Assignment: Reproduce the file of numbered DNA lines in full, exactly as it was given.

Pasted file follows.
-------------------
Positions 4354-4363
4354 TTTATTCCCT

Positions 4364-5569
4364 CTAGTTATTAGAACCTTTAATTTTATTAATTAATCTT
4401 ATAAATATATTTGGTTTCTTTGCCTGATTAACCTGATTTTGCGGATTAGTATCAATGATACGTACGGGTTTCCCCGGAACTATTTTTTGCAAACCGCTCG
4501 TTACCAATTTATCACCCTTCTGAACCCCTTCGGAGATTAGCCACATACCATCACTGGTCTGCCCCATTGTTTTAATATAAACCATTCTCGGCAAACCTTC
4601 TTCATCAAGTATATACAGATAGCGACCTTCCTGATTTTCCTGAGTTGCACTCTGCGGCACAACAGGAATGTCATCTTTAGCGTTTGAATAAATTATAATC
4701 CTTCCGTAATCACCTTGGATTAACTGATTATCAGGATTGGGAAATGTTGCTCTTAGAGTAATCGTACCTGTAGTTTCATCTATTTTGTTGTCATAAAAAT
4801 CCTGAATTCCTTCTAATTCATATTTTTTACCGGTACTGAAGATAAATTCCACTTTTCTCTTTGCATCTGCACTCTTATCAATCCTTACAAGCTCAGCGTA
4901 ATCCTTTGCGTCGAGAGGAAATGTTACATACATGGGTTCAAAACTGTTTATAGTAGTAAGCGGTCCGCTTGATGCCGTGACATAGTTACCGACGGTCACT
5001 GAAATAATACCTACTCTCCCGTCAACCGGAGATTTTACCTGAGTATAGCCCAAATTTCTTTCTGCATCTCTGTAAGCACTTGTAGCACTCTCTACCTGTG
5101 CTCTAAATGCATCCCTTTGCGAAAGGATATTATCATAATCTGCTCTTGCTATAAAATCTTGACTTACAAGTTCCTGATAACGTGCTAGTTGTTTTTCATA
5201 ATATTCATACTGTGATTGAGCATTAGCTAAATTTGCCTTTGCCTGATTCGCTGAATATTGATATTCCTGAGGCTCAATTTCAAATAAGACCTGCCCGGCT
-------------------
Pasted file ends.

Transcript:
Positions 4354-4363
4354 TTTATTCCCT

Positions 4364-5569
4364 CTAGTTATTAGAACCTTTAATTTTATTAATTAATCTT
4401 ATAAATATATTTGGTTTCTTTGCCTGATTAACCTGATTTTGCGGATTAGTATCAATGATACGTACGGGTTTCCCCGGAACTATTTTTTGCAAACCGCTCG
4501 TTACCAATTTATCACCCTTCTGAACCCCTTCGGAGATTAGCCACATACCATCACTGGTCTGCCCCATTGTTTTAATATAAACCATTCTCGGCAAACCTTC
4601 TTCATCAAGTATATACAGATAGCGACCTTCCTGATTTTCCTGAGTTGCACTCTGCGGCACAACAGGAATGTCATCTTTAGCGTTTGAATAAATTATAATC
4701 CTTCCGTAATCACCTTGGATTAACTGATTATCAGGATTGGGAAATGTTGCTCTTAGAGTAATCGTACCTGTAGTTTCATCTATTTTGTTGTCATAAAAAT
4801 CCTGAATTCCTTCTAATTCATATTTTTTACCGGTACTGAAGATAAATTCCACTTTTCTCTTTGCATCTGCACTCTTATCAATCCTTACAAGCTCAGCGTA
4901 ATCCTTTGCGTCGAGAGGAAATGTTACATACATGGGTTCAAAACTGTTTATAGTAGTAAGCGGTCCGCTTGATGCCGTGACATAGTTACCGACGGTCACT
5001 GAAATAATACCTACTCTCCCGTCAACCGGAGATTTTACCTGAGTATAGCCCAAATTTCTTTCTGCATCTCTGTAAGCACTTGTAGCACTCTCTACCTGTG
5101 CTCTAAATGCATCCCTTTGCGAAAGGATATTATCATAATCTGCTCTTGCTATAAAATCTTGACTTACAAGTTCCTGATAACGTGCTAGTTGTTTTTCATA
5201 ATATTCATACTGTGATTGAGCATTAGCTAAATTTGCCTTTGCCTGATTCGCTGAATATTGATATTCCTGAGGCTCAATTTCAAATAAGACCTGCCCGGCT